I think your post deserves to have its own thread, so if you cut and paste what you have written to a new thread, you'll get more responses.

Glad to have you aboard. I have to re-read your info and I'll reply later.


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telling people about your cult days
Posted by: weesue ()
Date: February 03, 2004 07:16AM

Hi There Hope!
Thank you for the welcome. That's very kind of you, I'm so glad I have told my story, after years of isolation and shame! Yes Shame! Because I have affected so many lives and have been so affected by "it" myself. People like you make me feel that it is so worthwhile, so thank you again, I have taken your advice and started a new thread. I am really in awe at the responses I've had already, I think because it is more of a problem or more recognised in the USA. I know Scotland is a very small country, and Britain as a whole too. But there must be so many people out there suffering what we've went thru'. And still no known help/support groups. I've got a lot to thank for all the available websites that have helped me, which are links on my website. I feel that I have just been let out of a dark cave that has imprisoned me for nearly 30 years. Thank you.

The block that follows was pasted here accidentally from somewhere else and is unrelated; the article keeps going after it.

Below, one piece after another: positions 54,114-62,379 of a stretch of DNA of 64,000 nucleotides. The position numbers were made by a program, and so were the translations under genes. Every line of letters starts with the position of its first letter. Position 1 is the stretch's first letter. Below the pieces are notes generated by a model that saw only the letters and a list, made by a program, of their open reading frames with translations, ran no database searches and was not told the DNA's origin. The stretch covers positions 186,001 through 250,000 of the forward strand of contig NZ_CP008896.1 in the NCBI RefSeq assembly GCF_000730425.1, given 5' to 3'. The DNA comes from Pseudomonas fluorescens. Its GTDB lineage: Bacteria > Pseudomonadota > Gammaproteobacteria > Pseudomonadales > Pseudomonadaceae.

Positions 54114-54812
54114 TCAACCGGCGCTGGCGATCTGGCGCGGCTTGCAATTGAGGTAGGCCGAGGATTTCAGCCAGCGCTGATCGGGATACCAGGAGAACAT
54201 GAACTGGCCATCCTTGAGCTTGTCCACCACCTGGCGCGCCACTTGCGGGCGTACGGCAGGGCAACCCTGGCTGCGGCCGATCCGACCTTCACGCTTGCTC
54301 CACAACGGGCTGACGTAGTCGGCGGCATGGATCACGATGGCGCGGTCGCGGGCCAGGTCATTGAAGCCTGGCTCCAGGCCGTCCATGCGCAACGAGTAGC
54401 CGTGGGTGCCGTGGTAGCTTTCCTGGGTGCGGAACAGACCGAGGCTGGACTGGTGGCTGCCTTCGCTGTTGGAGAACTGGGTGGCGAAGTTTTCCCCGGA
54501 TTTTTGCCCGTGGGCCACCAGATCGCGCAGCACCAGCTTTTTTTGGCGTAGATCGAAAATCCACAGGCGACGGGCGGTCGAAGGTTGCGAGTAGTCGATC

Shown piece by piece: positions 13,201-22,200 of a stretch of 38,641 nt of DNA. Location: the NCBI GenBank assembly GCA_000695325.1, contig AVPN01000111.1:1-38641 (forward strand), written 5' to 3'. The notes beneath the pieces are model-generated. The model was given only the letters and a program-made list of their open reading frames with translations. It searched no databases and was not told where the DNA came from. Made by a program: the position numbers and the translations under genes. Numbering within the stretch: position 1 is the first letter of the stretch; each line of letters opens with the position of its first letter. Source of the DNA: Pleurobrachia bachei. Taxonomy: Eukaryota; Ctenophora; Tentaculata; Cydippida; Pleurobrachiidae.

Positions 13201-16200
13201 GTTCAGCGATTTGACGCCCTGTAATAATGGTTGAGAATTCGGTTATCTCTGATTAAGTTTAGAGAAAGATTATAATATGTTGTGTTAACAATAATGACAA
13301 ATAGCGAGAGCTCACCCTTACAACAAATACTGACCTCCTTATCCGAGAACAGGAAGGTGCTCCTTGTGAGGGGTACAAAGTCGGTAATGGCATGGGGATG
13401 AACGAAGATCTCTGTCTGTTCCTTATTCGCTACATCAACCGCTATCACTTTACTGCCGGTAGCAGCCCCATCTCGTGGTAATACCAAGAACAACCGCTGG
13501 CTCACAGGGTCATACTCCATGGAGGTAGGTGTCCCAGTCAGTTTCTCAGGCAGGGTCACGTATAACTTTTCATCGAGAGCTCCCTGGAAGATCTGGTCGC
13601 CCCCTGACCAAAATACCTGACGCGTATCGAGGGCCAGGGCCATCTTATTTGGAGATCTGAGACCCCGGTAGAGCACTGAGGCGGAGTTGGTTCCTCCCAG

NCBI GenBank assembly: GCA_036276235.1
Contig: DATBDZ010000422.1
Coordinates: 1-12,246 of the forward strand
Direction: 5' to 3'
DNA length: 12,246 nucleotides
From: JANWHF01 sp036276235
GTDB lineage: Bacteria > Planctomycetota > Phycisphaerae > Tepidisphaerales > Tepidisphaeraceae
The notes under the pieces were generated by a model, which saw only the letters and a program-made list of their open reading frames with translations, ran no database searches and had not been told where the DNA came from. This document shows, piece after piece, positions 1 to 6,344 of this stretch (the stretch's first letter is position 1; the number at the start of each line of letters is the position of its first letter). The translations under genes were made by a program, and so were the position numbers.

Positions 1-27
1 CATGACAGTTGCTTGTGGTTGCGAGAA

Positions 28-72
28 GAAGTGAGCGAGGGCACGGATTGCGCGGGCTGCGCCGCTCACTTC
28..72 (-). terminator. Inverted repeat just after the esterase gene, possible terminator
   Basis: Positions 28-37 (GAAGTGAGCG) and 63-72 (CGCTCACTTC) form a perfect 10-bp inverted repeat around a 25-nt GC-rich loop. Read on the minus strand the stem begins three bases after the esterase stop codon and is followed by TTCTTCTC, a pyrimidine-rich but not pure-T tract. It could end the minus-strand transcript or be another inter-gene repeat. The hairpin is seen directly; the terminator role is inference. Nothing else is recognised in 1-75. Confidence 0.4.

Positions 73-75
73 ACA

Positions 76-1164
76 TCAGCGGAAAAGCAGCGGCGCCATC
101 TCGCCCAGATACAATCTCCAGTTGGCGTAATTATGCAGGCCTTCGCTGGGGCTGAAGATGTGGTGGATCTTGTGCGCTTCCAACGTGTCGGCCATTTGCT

I will be in touch soon
Take care
Weesue:) :) :) :) :) :) :)

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telling people about your cult days
Posted by: vinman ()
Date: May 03, 2004 07:02AM

its funny but the last thing the people in the cult want is for people to leave. i dont know what that is but. why would you want to attack and distroy a person that wants to leave your organazation. i have been feeling this latly. i dont know if its guilt or what. people come and go in centers or churches. why do the leaders think they can hold onto you forever? that single point of arogance makes me want to screem :eek: its not normal thinking. its patological [there nuts]. its normal for people to come and go in a persons life. its sick to grab onto a person and suck them dry forever. i got some feed back today that was a hint of the recovery prossess. fantastic. i would not have seen it. but it was an afirmation in taking the power out of the group leaders hands once you start to see the holes. for me i need to be very active in my own recovery. so why do they need to hold on? its patological. its narcisitic. the cult leaders personality is so twisted that they need to be considered an incarnation of god and to be completely adored by all the people around them all the time. can you imagen what hard work that must be.